In a recent development, BacTech announced a $3 million non-brokered private placement offering. The net proceeds of the offering will be used for ongoing working capital, land acquisition, and to advance the company’s Ecuador bioleaching project.
BacTech Environmental Corp. (BAC:CSE;BCCEF:OTC;OBT1:FRA) uses bioleaching technology to significantly improve the environmental impact of mining. Based in Toronto, the business is focused on copper, silver, and gold projects that contain arsenic in Ecuador, Peru, and Colombia.
BacTech Forecasts $10 Million EBITA From Bioleach Processing Plant In Ecuador
On Feb. 8, BacTech announced new details about the feasibility of its proposed bioleach processing plant planned for Ecuador. Ecuador has been on the radar as its many small mines produce a significant amount of arsenic in concert with gold, which is bad for the environment as well as the population’s health.
New data from EPCM Consultores finds that the bioleach project would have a pre-tax earnings of approximately $10.9 million and a two-year payback period.
Previously, the company estimated pre-tax earnings from the project at $8.94 million.
The company estimates that the BacTech plant will start production in Q1 2023. Further, the updated feasibility study assumes a capital cost of $17 million, a $1,600 gold price and a $18 silver price.
BacTech To Test 7 Samples From Peru
In addition to the feasibility study in Ecuador, the business is also testing its technology in Peru. Specifically, BacTech will soon receive seven concentrate samples over the next few months. These fifteen-kilogram samples will help prove the value of BacTech's technology further in Peru. The test will focus on copper and gold concentrates. The Peru project samples — which will focus on copper and gold concentrates — will be tested at ALS Laboratories in Perth, Australia, by Dr. Paul Miller, BacTech’s head of bioleaching who holds a Ph.D. in chemical engineering.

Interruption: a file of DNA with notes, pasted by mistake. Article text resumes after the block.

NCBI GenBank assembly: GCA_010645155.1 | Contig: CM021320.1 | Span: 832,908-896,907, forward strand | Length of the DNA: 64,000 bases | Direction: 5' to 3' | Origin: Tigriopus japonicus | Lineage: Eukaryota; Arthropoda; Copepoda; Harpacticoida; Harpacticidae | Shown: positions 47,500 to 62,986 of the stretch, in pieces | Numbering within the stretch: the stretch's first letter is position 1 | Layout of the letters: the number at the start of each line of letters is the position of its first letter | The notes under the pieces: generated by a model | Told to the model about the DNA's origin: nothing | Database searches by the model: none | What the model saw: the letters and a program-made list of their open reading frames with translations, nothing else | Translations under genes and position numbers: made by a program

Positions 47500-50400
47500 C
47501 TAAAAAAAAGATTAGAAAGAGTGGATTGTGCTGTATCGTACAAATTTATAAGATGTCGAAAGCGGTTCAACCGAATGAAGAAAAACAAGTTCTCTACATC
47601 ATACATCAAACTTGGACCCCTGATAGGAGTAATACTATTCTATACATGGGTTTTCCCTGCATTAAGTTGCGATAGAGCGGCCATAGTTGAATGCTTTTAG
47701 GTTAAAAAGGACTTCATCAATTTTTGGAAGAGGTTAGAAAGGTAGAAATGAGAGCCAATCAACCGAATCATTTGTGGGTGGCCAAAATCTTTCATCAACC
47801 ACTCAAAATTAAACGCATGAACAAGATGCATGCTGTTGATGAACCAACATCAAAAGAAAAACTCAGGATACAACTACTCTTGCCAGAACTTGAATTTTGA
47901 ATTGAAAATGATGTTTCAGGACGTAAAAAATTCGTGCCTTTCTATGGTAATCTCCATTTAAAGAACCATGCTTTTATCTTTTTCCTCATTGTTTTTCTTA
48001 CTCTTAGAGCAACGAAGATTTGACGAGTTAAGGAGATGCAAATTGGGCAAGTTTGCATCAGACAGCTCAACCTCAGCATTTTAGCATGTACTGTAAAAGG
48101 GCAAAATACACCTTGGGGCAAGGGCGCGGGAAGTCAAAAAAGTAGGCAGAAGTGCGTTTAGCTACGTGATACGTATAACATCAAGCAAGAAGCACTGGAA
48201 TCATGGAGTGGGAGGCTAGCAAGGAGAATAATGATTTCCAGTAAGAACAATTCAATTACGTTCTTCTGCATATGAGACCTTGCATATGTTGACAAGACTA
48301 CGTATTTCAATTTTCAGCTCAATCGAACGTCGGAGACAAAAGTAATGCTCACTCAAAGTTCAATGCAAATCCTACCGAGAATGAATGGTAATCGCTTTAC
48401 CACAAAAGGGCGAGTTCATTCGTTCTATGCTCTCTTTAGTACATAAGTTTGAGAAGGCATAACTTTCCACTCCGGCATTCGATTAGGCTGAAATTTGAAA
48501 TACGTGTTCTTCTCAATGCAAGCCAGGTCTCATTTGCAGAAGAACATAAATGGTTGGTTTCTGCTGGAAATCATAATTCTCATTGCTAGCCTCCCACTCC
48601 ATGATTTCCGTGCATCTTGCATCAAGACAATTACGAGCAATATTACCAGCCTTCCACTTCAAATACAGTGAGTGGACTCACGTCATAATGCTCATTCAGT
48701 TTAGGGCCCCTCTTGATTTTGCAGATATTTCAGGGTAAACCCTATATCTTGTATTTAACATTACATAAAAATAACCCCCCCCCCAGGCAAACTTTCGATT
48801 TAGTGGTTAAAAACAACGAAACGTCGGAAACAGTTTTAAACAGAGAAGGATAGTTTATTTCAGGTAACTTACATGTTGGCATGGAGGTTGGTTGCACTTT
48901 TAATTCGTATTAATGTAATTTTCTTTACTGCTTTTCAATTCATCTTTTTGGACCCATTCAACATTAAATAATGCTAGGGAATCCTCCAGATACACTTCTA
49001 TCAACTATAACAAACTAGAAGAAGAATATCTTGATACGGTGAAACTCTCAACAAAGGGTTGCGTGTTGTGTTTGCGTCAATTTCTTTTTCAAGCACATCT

The Peru test is a crucial step toward proving the value of the technology to the mining industry. "New technology in mining tends to be looked at with furrowed brows. Many in the industry have skepticism about applying new technology in mining. Our technology is different because the underlying innovation is not brand new — it has already been commercialized in gold by us three times," BacTech President and Chief Executive Officer Ross Orr told Streetwise Reports.
In addition to the Peru test, BacTech has heard from other companies. "We've had a lot of interest from junior mining companies so far," Orr told Streetwise.
BacTech successfully demonstrated its copper technology on chalcopyrite with Industrias Penoles of Mexico.
Bioleaching: Cleaning Up Mining With Bacteria
Bioleaching technology has been in limited use since the 1980s. According to Genome Atlantic, it was first used commercially at the Fairview gold mine in South African in 1986. The process makes it possible to work with lower-grade ores and extract metals from tailing sites as well as mines. In simple terms, bioleaching involves using naturally occurring bacteria to process metals.
Bioleaching itself is not new as there are over 20 bioleach plants built to date. BacTech and Goldfields are the only known commercial developers of the technology. Two recent trends — arsenic import tax policy in China and growing environmental concerns — are helping to boost demand.
Chinese Tax Changes Create Opportunity
Environmental concerns do not solely drive BacTech's opportunity in South America. In October 2021, the Chinese government imposed a 13% tax on arsenic gold concretes coming into the country. As a result of these tax changes, BacTech estimates that miners across South America are paid 50% less for their gold concentrates.
"In Peru the miners were telling me that they get $80 per tonne for rock valued at $500 (copper, gold, silver) from the Chinese buyers," Orr commented. "Due to the Chinese import tax changes, we can pay significantly more to the miner and keep the processing in country.